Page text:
In-person participatory mapping interviews with art-based elements

This building block aims to collect necessary data from a diverse group of local actors (stakeholders, residents and others) that will allow to identify their visions for the landscape and protected areas in it. To do so we employed in-person interviews with elements of participatory mapping and art-based visuals. To guide the interviews, we used an approach called STREAMLINE, a series of A3 laminated canvas on which respondents were answering questions. This questions and canvas were organized around a narrative making it more intuitive and engaging for respondents. They started with establishing their relationship to the area, which parts of it they knew and then progressed to asking questions about importance of different landscape functions and how and where respondents wanted this landscape to develop.

Such approaches as STREAMLINE that obtain data by using more interactive format can put respondents at ease, allow them to imagine the situation rather than answer a series of questions and overall have a more involved and satisfactory experience. Inclusion of mapping elements serves two purposes – not only it ensures that respondents are considering a specific place when responding to questions, but also allows them to recall elements that otherwise might not have been mentioned.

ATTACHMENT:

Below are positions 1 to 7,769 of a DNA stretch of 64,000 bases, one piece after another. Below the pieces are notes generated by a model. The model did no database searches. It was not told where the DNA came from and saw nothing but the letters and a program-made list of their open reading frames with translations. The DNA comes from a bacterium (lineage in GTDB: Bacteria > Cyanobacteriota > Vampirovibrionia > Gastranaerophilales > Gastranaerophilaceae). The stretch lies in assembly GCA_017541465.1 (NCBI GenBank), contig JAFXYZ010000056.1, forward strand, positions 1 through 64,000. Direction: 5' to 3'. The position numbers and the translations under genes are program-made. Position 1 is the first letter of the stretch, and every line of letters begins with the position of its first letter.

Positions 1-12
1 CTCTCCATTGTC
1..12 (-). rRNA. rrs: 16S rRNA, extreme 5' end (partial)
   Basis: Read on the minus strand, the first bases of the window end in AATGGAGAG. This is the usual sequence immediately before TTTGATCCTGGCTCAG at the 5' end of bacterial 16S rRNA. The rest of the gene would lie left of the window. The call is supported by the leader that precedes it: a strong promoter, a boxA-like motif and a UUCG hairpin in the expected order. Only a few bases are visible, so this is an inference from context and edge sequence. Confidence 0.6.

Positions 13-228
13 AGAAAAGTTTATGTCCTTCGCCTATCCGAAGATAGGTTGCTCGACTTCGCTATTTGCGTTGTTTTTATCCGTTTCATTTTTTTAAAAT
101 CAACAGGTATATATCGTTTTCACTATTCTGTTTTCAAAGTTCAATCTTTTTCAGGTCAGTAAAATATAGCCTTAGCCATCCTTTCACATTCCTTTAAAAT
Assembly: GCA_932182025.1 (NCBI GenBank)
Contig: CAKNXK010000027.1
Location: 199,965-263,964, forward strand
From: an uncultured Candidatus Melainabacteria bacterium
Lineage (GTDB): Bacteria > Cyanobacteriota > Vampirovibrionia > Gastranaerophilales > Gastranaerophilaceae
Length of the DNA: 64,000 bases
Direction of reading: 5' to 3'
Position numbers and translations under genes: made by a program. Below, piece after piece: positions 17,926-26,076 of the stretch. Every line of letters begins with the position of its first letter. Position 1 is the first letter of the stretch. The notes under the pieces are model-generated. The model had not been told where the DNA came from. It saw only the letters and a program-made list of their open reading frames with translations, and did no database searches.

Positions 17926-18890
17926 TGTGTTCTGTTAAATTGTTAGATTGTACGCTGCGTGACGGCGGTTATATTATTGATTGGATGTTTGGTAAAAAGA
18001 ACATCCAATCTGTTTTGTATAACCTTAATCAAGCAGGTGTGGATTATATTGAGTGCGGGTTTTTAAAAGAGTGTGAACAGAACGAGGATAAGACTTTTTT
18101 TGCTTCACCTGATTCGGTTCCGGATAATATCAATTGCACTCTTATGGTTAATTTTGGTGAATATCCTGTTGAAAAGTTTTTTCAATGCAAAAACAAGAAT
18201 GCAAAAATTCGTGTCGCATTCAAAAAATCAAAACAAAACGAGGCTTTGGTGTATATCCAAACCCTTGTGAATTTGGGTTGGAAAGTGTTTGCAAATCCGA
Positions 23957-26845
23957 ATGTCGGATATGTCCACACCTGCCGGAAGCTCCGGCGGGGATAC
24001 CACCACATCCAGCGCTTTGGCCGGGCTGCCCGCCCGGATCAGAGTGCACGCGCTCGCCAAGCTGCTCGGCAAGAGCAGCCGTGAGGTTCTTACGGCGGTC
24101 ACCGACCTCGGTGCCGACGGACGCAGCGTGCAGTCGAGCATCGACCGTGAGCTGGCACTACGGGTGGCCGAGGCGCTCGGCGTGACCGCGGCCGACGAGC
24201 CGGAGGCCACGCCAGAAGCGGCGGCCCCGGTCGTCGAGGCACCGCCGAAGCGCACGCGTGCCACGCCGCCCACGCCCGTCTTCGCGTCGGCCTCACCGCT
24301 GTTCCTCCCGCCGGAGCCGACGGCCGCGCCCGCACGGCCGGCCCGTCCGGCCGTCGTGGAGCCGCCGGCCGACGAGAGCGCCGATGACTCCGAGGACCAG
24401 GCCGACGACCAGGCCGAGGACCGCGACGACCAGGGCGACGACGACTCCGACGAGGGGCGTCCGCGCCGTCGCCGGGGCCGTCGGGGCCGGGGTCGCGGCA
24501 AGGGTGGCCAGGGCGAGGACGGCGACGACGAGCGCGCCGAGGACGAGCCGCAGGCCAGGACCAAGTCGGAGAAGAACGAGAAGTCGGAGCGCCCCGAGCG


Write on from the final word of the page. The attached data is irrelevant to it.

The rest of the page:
Such interactive methods are suitable for obtaining data on what stakeholders value in the landscape and where these values are located. They are also appealing to wide audience and can be used both with lay-people and experts, people of different age groups. They create a more relaxed and less scientific atmosphere, while still capturing necessary information. However, in order for it to work, several points need to be considered. The most important being that canvas need to be pre-tested several times in order to make sure that the storyline is clear and easy to follow.